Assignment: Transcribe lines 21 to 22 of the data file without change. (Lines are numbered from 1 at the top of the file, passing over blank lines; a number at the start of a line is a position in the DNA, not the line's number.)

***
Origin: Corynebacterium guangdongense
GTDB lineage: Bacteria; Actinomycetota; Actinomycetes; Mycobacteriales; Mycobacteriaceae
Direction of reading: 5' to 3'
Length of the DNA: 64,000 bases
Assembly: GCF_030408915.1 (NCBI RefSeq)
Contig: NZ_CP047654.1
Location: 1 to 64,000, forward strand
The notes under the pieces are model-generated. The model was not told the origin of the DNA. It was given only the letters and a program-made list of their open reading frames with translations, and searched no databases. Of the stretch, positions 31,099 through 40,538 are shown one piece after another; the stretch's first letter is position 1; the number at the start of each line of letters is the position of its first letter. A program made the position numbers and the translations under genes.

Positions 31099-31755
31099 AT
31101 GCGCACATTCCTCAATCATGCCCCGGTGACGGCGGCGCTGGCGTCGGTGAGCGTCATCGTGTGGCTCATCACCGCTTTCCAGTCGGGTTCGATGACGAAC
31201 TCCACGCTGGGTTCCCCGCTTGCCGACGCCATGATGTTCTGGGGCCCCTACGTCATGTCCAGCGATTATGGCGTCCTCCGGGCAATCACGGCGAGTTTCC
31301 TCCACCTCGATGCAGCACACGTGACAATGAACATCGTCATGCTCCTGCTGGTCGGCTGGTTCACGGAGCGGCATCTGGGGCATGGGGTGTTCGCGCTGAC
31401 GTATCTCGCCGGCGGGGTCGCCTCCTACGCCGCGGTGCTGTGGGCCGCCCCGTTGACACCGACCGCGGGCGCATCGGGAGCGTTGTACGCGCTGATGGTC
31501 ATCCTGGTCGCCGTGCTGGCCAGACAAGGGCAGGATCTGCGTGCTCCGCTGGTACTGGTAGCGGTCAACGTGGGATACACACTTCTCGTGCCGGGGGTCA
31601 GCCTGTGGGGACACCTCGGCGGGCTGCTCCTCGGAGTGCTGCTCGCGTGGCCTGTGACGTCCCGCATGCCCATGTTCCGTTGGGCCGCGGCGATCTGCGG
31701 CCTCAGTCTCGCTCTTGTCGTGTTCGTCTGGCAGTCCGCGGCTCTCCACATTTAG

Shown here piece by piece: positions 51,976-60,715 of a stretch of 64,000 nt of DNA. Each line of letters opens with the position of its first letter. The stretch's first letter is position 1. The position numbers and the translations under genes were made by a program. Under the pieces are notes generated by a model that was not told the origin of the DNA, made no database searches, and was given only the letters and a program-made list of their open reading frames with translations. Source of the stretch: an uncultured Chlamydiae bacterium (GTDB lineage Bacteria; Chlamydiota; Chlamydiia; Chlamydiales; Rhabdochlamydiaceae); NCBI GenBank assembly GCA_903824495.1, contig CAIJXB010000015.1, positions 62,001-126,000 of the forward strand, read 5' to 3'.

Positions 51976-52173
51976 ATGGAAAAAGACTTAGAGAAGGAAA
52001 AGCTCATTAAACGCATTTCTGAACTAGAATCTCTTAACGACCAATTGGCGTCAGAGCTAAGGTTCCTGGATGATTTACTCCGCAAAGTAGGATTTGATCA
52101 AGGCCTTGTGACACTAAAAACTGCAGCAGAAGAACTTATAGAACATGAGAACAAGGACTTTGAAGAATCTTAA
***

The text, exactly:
52001 AGCTCATTAAACGCATTTCTGAACTAGAATCTCTTAACGACCAATTGGCGTCAGAGCTAAGGTTCCTGGATGATTTACTCCGCAAAGTAGGATTTGATCA
52101 AGGCCTTGTGACACTAAAAACTGCAGCAGAAGAACTTATAGAACATGAGAACAAGGACTTTGAAGAATCTTAA